Asparagales Telomerases which Synthesize the Human Type of Telomeres

Asparagales Telomerases which Synthesize the Human Type of Telomeres The order of monocotyledonous plants Asparagales is attractive for studies of telomere evolution as it includes three phylogenetically distinct groups with telomeres composed of TTTAGGG (Arabidopsis-type), TTAGGG (human-type) and unknown alternative sequences, respectively. To analyze the molecular causes of these switches in telomere sequence (synthesis), genes coding for the catalytic telomerase subunit (TERT) of representative species in the first two groups have been cloned. Multiple alignments of the sequences, together with other TERT sequences in databases, suggested candidate amino acid substitutions grouped in the Asparagales TERT synthesizing the human-type repeat that could have contributed to the changed telomere sequence. Among these, mutations in the C motif are of special interest due to its functional importance in TERT. Furthermore, two different modes of initial elongation of the substrate primer were observed in Asparagales telomerases producing human-like repeats, which could be attributed to interactions between the telomerase RNA subunit (TR) and the substrate. http://www.deepdyve.com/assets/images/DeepDyve-Logo-lg.png Plant Molecular Biology Springer Journals

Asparagales Telomerases which Synthesize the Human Type of Telomeres

Loading next page...
 
/lp/springer_journal/asparagales-telomerases-which-synthesize-the-human-type-of-telomeres-Ci0XTYsmxF
Publisher
Springer Journals
Copyright
Copyright © 2006 by Springer
Subject
Life Sciences; Plant Sciences; Biochemistry, general; Plant Pathology
ISSN
0167-4412
eISSN
1573-5028
D.O.I.
10.1007/s11103-005-5091-9
Publisher site
See Article on Publisher Site

Abstract

The order of monocotyledonous plants Asparagales is attractive for studies of telomere evolution as it includes three phylogenetically distinct groups with telomeres composed of TTTAGGG (Arabidopsis-type), TTAGGG (human-type) and unknown alternative sequences, respectively. To analyze the molecular causes of these switches in telomere sequence (synthesis), genes coding for the catalytic telomerase subunit (TERT) of representative species in the first two groups have been cloned. Multiple alignments of the sequences, together with other TERT sequences in databases, suggested candidate amino acid substitutions grouped in the Asparagales TERT synthesizing the human-type repeat that could have contributed to the changed telomere sequence. Among these, mutations in the C motif are of special interest due to its functional importance in TERT. Furthermore, two different modes of initial elongation of the substrate primer were observed in Asparagales telomerases producing human-like repeats, which could be attributed to interactions between the telomerase RNA subunit (TR) and the substrate.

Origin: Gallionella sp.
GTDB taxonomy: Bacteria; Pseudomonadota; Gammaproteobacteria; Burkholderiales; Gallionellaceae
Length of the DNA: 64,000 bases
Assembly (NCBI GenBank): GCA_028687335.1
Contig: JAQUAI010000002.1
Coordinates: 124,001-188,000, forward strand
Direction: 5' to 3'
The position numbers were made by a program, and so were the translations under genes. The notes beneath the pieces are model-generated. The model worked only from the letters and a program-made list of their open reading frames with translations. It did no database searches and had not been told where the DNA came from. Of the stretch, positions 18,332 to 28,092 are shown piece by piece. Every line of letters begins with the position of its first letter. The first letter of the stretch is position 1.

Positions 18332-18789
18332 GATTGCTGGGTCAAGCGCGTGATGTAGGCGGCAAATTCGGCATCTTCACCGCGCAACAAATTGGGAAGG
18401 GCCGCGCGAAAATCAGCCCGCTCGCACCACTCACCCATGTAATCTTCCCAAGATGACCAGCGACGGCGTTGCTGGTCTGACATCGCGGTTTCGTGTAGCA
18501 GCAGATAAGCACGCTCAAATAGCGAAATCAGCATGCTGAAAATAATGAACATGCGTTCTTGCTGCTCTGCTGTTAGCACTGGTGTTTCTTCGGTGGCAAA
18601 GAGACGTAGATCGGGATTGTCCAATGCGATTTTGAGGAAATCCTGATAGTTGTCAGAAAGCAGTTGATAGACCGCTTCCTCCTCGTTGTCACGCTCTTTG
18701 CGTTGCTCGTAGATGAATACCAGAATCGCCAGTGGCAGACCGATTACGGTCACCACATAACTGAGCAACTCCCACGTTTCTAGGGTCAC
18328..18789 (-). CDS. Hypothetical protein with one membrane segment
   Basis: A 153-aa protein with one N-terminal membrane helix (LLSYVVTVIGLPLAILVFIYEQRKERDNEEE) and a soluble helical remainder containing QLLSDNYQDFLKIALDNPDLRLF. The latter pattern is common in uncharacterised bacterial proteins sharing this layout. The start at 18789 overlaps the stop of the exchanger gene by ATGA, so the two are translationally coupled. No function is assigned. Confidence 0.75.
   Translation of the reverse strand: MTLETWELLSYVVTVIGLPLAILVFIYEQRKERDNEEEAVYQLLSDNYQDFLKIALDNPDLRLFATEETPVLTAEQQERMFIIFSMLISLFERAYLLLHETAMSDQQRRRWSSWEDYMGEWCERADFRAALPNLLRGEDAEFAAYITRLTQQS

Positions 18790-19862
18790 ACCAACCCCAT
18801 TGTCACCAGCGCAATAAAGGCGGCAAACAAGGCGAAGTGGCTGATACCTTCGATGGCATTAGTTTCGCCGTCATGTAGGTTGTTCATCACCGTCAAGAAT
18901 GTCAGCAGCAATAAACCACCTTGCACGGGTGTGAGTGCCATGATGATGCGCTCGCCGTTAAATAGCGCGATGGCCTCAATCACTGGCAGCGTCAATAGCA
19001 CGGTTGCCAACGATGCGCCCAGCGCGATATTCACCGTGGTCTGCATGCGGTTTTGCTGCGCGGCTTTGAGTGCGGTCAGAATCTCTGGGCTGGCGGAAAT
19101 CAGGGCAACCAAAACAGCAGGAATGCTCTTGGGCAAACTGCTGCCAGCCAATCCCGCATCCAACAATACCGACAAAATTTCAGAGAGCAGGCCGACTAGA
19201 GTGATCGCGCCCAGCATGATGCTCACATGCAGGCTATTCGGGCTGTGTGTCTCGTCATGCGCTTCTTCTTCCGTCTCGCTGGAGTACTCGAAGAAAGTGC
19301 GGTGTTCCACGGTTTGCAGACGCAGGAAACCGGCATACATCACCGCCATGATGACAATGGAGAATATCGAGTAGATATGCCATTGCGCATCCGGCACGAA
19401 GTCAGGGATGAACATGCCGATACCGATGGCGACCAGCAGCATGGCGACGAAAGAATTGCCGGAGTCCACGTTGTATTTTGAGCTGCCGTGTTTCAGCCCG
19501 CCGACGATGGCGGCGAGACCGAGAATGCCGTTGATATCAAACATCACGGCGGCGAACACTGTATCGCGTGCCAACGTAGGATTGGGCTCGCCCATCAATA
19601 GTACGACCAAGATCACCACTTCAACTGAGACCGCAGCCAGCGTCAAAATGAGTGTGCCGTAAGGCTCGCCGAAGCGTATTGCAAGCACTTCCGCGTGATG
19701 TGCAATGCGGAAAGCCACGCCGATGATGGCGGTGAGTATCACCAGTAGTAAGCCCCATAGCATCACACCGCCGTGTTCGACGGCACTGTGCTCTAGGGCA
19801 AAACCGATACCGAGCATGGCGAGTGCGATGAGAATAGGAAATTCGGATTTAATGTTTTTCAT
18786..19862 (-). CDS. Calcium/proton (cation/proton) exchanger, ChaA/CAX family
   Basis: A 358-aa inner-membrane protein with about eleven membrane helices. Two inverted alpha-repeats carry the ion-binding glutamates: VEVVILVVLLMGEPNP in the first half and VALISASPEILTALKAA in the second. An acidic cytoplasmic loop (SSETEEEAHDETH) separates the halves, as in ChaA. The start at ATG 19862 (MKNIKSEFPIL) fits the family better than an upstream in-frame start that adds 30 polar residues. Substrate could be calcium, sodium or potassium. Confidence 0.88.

Journal

Plant Molecular BiologySpringer Journals

Published: Mar 1, 2006

References

You’re reading a free preview. Subscribe to read the entire article.


DeepDyve is your
personal research library

It’s your single place to instantly
discover and read the research
that matters to you.

Enjoy affordable access to
over 18 million articles from more than
15,000 peer-reviewed journals.

All for just $49/month

Explore the DeepDyve Library

Search

Query the DeepDyve database, plus search all of PubMed and Google Scholar seamlessly

Organize

Save any article or search result from DeepDyve, PubMed, and Google Scholar... all in one place.

Access

Get unlimited, online access to over 18 million full-text articles from more than 15,000 scientific journals.

Your journals are on DeepDyve

Read from thousands of the leading scholarly journals from SpringerNature, Elsevier, Wiley-Blackwell, Oxford University Press and more.

All the latest content is available, no embargo periods.

See the journals in your area

DeepDyve

Freelancer

DeepDyve

Pro

Price

FREE

$49/month
$360/year

Save searches from
Google Scholar,
PubMed

Create lists to
organize your research

Export lists, citations

Read DeepDyve articles

Abstract access only

Unlimited access to over
18 million full-text articles

Print

20 pages / month

PDF Discount

20% off